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we got movie sign | by maryann johanson

‘Alien’ may be feminist, but not because it’s about rape

I disagree with much of this, and I am quoted in the piece saying as much. The full feedback I offered to the author (only a small chunk of which appears in the piece) is below:

ETA: Minor Covenant spoilers in both the linked article and my feedback.

I think it’s a stretch to say that the *Alien* series is metaphorically about (male-on-female) rape. If anything, it seems to me to be far more about a male fear of women’s reproductive power, by turning babymaking into something literally monstrous. Certainly plenty of women are killed by the xenomorphs throughout the series in exactly the same way as men are killed… which is mostly *not* by facehugger, by being impregnated, but in fighting the drones, which kill in a more typical monster fashion. In particular, though, it’s beyond a stretch to attach a rape metaphor to *Covenant,* because only one character (Billy Crudup’s) suffers the facehugger violation. Early deaths — the first of which was actually a male soldier (Ledward, played by Benjamin Rigby), after a xenomorph bursts out of his back on the dropship — come about via infection by spores that enter the body unobtrusively. You could possibly make a case for *Covenant* being about forced-birth, the anti-abortion stance that is all about compelling women to carry to term unwanted fetuses (as so many American politicians and supposed moral leaders are all in favor of), but that would be a stretch too.

My real issue with interpreting the *Alien* movies as stories that might inspire men to empathize with women is that it isn’t very generous to men. Do men really require an outrageous science-fiction scenario to understand how horrific unwanted violation of the body is? (Maybe if our culture didn’t make a joke out of male-on-male rape, such as happens in prison, and treated it like the horror it is, men wouldn’t need to turn to SF movies to understand the problem.) And if men *do* require such a prompt for their empathy, it’s still not one that offers much in the way of true access to women’s relationship with rape. Women move through the world constantly aware that sexual violence is nearby, possible, and often unavoidable. Rape culture isn’t just about acts of actual violence but about how the world treats all women, all the time. There is no way to possibly replicate that in a movie that, the moment we walk out of the cinema, retreats into fantasy. Men have no fear that the walk home from the multiplex may end with them being violated by a facehugger.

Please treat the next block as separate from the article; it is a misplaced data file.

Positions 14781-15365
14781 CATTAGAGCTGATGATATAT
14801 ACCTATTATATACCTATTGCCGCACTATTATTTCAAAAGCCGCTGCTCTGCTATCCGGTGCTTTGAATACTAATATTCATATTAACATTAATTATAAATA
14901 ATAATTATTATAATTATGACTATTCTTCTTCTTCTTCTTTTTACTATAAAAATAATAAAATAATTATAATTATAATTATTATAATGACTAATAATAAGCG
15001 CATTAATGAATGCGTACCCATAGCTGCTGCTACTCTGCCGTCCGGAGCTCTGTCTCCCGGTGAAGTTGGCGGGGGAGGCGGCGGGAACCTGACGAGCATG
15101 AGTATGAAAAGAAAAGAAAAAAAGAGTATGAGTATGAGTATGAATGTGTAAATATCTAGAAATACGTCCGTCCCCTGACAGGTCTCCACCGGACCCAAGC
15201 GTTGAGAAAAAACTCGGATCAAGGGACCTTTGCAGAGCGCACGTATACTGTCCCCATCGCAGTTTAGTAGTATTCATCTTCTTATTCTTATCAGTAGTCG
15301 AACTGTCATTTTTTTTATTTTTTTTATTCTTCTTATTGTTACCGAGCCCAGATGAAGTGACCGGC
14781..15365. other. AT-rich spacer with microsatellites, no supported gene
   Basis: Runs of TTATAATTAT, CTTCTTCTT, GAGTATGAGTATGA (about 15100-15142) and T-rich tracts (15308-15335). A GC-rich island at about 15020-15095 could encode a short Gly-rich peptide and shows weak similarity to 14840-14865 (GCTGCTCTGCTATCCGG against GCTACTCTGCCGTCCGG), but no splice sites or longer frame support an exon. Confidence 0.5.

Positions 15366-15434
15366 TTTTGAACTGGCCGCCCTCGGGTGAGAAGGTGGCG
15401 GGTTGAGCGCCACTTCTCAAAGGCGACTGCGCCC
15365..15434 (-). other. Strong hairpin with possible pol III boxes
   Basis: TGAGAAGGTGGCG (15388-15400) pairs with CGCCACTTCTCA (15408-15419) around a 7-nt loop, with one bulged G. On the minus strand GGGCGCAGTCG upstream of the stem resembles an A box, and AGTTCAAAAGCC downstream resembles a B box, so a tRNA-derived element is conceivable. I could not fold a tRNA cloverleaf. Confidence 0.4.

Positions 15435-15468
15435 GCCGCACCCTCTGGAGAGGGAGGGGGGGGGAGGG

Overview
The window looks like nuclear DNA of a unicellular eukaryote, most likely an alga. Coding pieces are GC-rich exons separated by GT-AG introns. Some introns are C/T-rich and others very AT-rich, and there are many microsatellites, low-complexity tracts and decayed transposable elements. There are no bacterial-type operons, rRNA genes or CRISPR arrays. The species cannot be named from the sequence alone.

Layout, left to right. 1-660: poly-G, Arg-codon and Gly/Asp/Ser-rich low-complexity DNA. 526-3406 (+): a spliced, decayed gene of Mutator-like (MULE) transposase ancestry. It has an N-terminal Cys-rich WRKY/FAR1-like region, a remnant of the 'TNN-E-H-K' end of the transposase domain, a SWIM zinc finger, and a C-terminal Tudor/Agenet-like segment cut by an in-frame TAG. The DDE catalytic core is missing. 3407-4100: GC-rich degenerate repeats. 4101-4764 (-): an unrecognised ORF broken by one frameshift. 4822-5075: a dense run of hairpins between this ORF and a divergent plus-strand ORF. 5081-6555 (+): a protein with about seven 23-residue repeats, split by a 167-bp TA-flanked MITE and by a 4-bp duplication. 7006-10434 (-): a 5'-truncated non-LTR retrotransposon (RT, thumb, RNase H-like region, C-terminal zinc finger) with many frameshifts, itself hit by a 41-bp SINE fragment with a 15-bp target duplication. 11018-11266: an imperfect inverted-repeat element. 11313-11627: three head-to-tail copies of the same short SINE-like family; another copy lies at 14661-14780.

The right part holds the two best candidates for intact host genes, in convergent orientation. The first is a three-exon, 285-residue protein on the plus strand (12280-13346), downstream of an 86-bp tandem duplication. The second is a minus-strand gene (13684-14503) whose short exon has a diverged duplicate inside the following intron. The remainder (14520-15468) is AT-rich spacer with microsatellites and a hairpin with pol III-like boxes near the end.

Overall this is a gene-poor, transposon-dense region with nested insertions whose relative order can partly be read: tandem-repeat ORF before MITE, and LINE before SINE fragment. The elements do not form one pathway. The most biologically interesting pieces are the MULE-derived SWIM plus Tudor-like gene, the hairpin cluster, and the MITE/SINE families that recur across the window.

My review of Alien: Covenant is here.

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